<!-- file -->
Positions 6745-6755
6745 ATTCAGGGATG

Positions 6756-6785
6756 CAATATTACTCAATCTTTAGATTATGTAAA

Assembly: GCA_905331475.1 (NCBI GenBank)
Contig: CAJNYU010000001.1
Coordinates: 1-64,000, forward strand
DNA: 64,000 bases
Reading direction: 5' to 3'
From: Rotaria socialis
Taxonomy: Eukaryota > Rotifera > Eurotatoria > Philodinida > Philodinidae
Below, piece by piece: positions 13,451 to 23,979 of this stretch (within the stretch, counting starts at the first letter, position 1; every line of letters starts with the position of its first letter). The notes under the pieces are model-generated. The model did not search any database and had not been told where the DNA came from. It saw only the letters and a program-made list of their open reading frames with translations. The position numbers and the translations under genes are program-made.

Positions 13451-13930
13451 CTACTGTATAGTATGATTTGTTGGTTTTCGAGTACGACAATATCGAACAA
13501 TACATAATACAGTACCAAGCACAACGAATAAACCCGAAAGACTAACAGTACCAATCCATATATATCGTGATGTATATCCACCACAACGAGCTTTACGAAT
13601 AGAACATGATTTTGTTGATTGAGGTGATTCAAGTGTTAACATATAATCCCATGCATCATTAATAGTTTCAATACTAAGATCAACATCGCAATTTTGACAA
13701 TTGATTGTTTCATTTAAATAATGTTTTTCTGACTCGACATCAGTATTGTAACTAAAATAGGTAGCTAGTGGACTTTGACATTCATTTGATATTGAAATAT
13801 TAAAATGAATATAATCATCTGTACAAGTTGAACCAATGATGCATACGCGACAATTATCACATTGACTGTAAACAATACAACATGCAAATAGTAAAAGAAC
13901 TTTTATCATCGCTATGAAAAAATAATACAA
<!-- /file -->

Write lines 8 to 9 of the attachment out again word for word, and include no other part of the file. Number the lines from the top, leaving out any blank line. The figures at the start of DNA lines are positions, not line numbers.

DNA: 64,000 bases
Reading direction: 5' to 3'